‘Unprecedented’: Nancy Pelosi rejects two Republican picks for January 6 riot probe

‘Unprecedented’: Nancy Pelosi rejects two Republican picks for January 6 riot probe

Speaker of the House Nancy Pelosi.CREDIT: AP

By Billy House

Washington: House Speaker Nancy Pelosi rejected two Republicans selected by House GOP leader Kevin McCarthy for a committee to investigate the January 6 insurrection at the US Capitol, saying the outspoken Republicans may jeopardise “the integrity of the investigation.”

The move sparked a threat by the chamber’s top Republican to pull out of the inquiry entirely.

Pelosi, who has final say over the 13-member committee’s composition, said she informed McCarthy she wouldn’t accept his recommendation that Representatives Jim Jordan of Ohio and Jim Banks of Indiana join the panel and requested he select two new members.

“With respect for the integrity of the investigation, with an insistence on the truth and with concern about statements made and actions taken by these members, I must reject the recommendations of Representatives Banks and Jordan to the Select Committee,” Pelosi said in a statement. “The unprecedented nature of January 6th demands this unprecedented decision.”

McCarthy, who had previously cast the select committee’s creation as a political tool for Democrats to go after Republicans and former President Donald Trump, called Pelosi’s action an “egregious use of power.”

“Unless Pelosi reverses course and seats all five Republicans, we will not participate,” McCarthy said at a news conference. “We will run our own investigation.”

A senior Democratic aide familiar with caucus deliberations said many Democratic members were concerned about Banks and Jordan sitting on the committee, based on their past actions and statements.

Reports that Jordan had aided then-President Donald Trump in strategising about how to overturn the election, and the possibility of him testifying before the committee because he spoke to Trump on January 6, made him an unreliable panelist, according to senior Democratic aide.

Republican Representative Liz Cheney of Wyoming, who Pelosi picked for the committee and who has been outspoken in her criticism of Trump for stoking the mob on January 6, said she agreed with the decision to exclude Jordan and Banks and will stay on the panel. She criticised McCarthy and said the violent uprising at the Capitol deserved a thorough investigation.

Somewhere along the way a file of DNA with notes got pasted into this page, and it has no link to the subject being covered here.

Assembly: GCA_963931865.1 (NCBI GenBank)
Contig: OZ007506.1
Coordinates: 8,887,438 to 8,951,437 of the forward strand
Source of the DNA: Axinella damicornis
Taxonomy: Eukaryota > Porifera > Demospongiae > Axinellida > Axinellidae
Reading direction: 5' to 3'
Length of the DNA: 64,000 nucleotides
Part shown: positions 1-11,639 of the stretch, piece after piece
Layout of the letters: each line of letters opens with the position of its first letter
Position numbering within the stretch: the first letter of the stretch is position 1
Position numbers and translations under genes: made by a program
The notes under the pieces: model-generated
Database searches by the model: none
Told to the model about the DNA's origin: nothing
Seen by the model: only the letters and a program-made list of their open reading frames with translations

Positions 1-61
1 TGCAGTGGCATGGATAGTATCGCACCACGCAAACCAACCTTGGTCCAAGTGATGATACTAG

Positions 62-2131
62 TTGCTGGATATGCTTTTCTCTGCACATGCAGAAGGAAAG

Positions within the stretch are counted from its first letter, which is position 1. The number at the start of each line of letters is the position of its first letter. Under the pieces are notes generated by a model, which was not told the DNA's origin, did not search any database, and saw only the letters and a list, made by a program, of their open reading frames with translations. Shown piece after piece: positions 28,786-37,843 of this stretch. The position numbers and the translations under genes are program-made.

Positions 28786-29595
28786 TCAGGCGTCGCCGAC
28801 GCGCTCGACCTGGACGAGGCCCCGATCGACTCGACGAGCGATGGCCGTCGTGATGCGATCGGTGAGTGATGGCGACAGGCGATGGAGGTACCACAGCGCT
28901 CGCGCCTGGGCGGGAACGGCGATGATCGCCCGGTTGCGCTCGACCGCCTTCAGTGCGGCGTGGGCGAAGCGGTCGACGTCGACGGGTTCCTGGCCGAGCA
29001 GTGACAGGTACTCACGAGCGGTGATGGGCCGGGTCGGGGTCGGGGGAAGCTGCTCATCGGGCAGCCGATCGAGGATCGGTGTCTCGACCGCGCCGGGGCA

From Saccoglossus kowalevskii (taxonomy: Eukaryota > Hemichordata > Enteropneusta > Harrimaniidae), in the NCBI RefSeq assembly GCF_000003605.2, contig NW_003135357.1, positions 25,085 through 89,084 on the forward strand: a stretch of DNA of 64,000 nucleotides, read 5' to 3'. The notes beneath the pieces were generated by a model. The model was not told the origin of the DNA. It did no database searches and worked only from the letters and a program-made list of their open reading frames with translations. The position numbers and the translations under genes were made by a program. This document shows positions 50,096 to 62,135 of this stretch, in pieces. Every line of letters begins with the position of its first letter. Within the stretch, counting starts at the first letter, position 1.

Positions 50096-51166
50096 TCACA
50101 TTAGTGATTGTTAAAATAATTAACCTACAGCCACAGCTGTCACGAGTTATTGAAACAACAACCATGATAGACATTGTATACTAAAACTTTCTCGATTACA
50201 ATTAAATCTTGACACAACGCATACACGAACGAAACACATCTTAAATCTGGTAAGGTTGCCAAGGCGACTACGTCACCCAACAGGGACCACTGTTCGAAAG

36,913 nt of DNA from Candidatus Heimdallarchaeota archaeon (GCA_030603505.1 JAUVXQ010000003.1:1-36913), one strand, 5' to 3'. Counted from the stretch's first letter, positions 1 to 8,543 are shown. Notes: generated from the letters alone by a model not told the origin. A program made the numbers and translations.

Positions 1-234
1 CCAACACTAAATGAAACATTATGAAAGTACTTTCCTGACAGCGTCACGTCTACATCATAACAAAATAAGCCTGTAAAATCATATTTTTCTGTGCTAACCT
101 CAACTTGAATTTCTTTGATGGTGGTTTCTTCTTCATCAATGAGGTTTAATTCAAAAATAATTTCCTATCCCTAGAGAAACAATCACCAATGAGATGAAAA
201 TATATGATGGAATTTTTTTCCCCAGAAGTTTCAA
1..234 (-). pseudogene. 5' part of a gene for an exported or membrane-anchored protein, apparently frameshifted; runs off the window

Pelosi said she is prepared to appoint McCarthy’s other picks, Republican Representatives Rodney Davis of Illinois, Kelly Armstrong of North Dakota and Troy Nehls of Texas.

Banks and Jordan are two vocal Trump supporters who voted to challenge certification of President Joe Biden’s Electoral College victory on the day of the attack on the Capitol, as did Nehls.

Jordan on Wednesday said Pelosi’s action shows the committee is “a partisan political charade.”

“They just want to continue to attack the former president. They want to play their political game,” Jordan said.

Banks, who would have been the ranking Republican on the panel, said in a statement that Republicans have contended “all along that this was a purely partisan exercise by the Democrats, and Nancy Pelosi’s rejection of me and Jim Jordan shows once again she is the most partisan figure in America today.”

Pelosi has already named her eight choices to the panel, including Cheney and Representative Bennie Thompson of Mississippi as the chairman.

The White House expressed confidence in Pelosi.

“The President has made clear that the shameful events of January 6th deserve a full, independent, and transparent investigation to ensure something like that never happens again, and he has full confidence in the Speaker’s ability to lead that work,” spokesman Mike Gwin said in a statement.

The committee’s first meeting is scheduled for next week. Drew Hammill, a Pelosi spokesperson, said the meeting will still happen.

Pelosi moved to create the select committee to investigate the insurrection by supporters of Trump after Senate Republicans blocked creation of an independent commission to conduct an inquiry. The violence unfolded as both chambers were meeting to certify electoral votes in the 2020 presidential election.

This article originally appeared in Brisbane Times


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